The United States offers some of the best Bachelor’s and Master’s degrees in the world, but also potentially high living costs you need to be aware of. If you have your heart set on studying abroad in the U.S. you will need to have a good plan about how to cover these costs. Find key estimates about student living and accommodation costs, funding opportunities and money-saving tips you'll need to cover if you wish to get an American-quality higher education.
You might also want to read about university tuition costs in the United States.
Living costs in the United States
Living costs in the U.S. vary a lot because of the large territory the country covers. In general, living in urban areas (in or near a big city) is more expensive than living in smaller towns or suburban areas. To give you a clearer picture of the general living costs of studying in the USA, we have included some estimates for the major regions of the country, in 2017.
The costs cover prices for a full year stay in the U.S. (academic year + vacation). As a general rule, locations in the Midwest region of the States have lower living costs, while those in the East and North-East are the highest. Living costs can vary significantly depending on four main factors:
- Accommodation on-campus or renting apartments outside campus
- Choosing meal plans, personal grocery shopping or eating out
- Travelling by public transport or by car
- Amounts spent on entertainment
Click on the cities to find out more about student life and living costs of studying there.
- Boston (Massachusetts) and Miami (Florida): 1,500 – 3,000 USD/month
- Atlanta (Georgia): 1,200 – 2,200 USD/month
- Philadelphia (Pennsylvania): 800-1.300 USD/month
- Washington D.C., and New York City: 1,700 – 3,000 USD/month
- Los Angeles (California): 1,500 – 2,500 USD/month
- San Francisco (California): 2,200 – 4,000 USD/month
- San Diego (California): 1,400 – 2,400 USD/month
For more exact yearly costs, contact the university you plan to study in and ask for an estimate.
Accommodation costs in the States
Accommodation costs are just as varied as general living costs in the United States. The average apartment can start from minimum 600 USD (one bedroom apartments in more rural areas) and go up to 3,000 USD (1 bedroom apartment in Boston).
Renting outside campus in America might be less expensive than living on campus – 450 USD/month for shared rooms.
Average room and board costs at universities amount to:
- 9,800 USD/ academic year at public four-year colleges
- 11,100 USD/academic year at private four-year colleges
Utility costs that come with accommodation
Utilities may or may not be included in the price, so you should check the contact before making a decision. Here are some of the most common values you will see for different utilities:
- Electric: 50 - 100 USD/month, depending on the size of your apartment, and if your heating is electric, the overall price may go up to 150 USD/month.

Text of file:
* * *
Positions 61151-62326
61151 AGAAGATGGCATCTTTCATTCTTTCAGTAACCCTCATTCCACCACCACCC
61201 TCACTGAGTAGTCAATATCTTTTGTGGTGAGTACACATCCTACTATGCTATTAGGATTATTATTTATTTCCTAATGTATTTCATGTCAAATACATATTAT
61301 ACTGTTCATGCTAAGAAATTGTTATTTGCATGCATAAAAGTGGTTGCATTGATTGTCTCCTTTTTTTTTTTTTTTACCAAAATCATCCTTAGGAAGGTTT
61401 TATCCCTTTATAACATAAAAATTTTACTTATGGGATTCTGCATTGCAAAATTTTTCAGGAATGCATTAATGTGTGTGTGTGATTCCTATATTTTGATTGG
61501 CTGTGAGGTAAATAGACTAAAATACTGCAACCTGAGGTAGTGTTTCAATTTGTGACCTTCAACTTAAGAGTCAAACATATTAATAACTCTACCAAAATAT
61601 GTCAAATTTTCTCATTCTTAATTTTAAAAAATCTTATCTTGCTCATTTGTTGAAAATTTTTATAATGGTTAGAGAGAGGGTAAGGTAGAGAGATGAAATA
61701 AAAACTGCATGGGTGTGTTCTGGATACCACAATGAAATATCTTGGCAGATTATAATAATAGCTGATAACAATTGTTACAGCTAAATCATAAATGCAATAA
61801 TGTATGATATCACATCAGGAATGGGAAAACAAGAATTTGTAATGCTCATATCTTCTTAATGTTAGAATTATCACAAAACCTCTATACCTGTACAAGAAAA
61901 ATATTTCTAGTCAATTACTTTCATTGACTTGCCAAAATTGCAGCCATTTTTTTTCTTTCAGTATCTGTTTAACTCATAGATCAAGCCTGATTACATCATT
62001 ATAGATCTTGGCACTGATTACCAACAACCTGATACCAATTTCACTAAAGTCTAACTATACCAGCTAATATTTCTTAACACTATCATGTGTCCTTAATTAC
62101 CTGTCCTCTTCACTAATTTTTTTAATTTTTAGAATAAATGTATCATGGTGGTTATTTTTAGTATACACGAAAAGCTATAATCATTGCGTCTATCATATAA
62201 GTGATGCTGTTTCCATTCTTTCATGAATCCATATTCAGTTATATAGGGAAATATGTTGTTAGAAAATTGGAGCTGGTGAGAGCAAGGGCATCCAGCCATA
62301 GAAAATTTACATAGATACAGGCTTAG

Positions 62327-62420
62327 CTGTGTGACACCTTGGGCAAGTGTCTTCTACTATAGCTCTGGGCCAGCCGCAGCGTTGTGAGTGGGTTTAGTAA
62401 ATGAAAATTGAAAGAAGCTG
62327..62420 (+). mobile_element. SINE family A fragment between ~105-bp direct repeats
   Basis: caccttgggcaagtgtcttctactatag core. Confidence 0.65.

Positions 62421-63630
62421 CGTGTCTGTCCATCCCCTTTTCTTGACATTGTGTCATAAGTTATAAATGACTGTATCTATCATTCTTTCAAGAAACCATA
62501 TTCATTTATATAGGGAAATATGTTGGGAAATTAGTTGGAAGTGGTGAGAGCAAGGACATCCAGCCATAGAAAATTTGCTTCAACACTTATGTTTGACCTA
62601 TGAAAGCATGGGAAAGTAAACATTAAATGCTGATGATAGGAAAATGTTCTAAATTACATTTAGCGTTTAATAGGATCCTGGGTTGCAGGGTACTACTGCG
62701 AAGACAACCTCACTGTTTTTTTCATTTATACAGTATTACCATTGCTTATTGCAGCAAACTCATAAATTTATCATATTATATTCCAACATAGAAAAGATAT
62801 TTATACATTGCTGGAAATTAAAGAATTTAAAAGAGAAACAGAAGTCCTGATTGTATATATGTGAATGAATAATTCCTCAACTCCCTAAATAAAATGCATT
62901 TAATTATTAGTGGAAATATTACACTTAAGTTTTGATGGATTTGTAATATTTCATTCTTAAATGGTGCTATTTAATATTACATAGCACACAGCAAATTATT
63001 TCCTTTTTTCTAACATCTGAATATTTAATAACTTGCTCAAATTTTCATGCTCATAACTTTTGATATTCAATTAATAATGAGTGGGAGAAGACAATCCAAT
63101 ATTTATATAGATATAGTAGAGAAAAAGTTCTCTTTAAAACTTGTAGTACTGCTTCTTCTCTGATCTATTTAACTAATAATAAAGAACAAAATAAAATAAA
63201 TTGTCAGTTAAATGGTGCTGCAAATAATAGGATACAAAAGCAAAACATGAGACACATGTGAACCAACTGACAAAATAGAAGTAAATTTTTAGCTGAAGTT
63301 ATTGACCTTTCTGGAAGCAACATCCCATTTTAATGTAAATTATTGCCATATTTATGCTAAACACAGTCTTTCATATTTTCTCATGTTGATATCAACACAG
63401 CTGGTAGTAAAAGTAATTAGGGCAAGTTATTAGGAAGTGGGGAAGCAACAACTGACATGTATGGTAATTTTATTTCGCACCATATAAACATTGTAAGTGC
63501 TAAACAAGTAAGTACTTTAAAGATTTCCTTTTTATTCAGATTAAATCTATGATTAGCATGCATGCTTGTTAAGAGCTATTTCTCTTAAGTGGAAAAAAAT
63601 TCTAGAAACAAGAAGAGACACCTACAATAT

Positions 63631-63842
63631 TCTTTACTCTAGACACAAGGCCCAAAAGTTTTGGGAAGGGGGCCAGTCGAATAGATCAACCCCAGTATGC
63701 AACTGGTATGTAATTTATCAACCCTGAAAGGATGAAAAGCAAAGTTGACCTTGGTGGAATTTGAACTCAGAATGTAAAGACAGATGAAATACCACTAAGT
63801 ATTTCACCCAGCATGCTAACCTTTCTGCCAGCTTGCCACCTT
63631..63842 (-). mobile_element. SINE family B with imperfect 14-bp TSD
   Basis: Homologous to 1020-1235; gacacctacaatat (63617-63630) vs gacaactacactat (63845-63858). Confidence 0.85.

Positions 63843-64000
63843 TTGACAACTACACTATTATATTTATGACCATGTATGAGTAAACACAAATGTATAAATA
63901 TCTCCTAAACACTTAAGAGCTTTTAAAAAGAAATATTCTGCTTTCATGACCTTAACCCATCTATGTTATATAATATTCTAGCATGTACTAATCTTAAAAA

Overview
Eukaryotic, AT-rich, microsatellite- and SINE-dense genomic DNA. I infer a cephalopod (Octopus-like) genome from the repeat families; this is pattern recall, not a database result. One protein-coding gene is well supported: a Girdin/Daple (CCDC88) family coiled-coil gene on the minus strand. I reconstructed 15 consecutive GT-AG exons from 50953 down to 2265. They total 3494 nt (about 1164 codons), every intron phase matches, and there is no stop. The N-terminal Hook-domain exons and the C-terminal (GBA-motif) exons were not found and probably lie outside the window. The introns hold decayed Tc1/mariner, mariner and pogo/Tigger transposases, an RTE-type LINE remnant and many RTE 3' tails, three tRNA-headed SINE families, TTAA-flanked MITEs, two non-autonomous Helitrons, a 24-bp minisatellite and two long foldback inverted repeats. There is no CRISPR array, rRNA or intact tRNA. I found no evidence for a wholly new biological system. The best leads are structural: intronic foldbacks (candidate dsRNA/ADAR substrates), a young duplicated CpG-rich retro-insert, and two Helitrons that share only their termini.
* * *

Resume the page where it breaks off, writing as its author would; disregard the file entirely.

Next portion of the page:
- Heating : 50 – 100 USD/month.
- Internet averages 45-50 USD/month.
- Most phone services average 50 USD/month.
- Water, sewer, and trash are usually covered by the landlord, but if you have to pay it will cost 50-75 USD/three months.
Food costs in the USA
Groceries for one person amount to 400 – 600 USD/month depending on your dietary habits and if some meals are included with your accommodation at the university. Look for some of the cheapest supermarkets like Wal-Mart, Target, Costco, Trader Joe’s, to do your shopping.
If you live in residence halls, you could select the on-campus meal plans, for which you would have to pay around 250 USD/month.
Examples of prices in restaurants
In Bowling Green, restaurants have affordable prices, a pizza will cost around 7 USD and you can get a coffee for 4.50 USD.
In Chicago, you can grab a meal for around 12 USD, while a beer in a bar is 6 USD.
International and American restaurants in San Francisco serve meals that cost around 15 USD.
Transportation in America
A public transportation monthly pass is between 45 and 100 USD (some universities have discounts for students, but not all). For instance, in Cincinnati, a metro fare card for students is 53 USD/semester and in Nashville, a monthly public transportation pass is 44 USD.
The biggest transportation expense will probably be flying from and to your home country. Be careful to plan your airplane tickets into your total budget, as this can have a great impact on your plans.
Try to factor in vacation trips to tourist destinations and weekend getaways in the U.S., as depending on your living location and your destination, you can spend as much as 500 USD/trip.
- Books and supplies: 400 – 1,000 USD/year
- Health insurance: 700 - 1,100 USD
Try to also have a budget for other personal or unexpected expenses for the year of about 2000 USD.
Use a free tool, like Student Budget Calculator to keep track of your finances.
Financial aid for international students coming to the U.S.
Most universities offer financial assistance to international students focusing primarily on merit and rarely on need. Scholarships are easier to get for graduate studies. Study fields that usually receive more generous funding include engineering, physical sciences and biological sciences.
All universities in the U.S. are required to include fees and a financial aid calculator on their websites. Find them on this government website. Look for scholarships, grants, assistantships, work-study plans or consider study loans. Apply for financial aid the same time you submit your university application for U.S.
You can also check out the Studyportals Scholarship to get some help on financing your studies abroad.
Set on studying in the U.S? Don't forget about the U.S. student visa
And remember! In order to study in the U.S. you need a student visa, so you should check out American student visa requirements based on your nationality: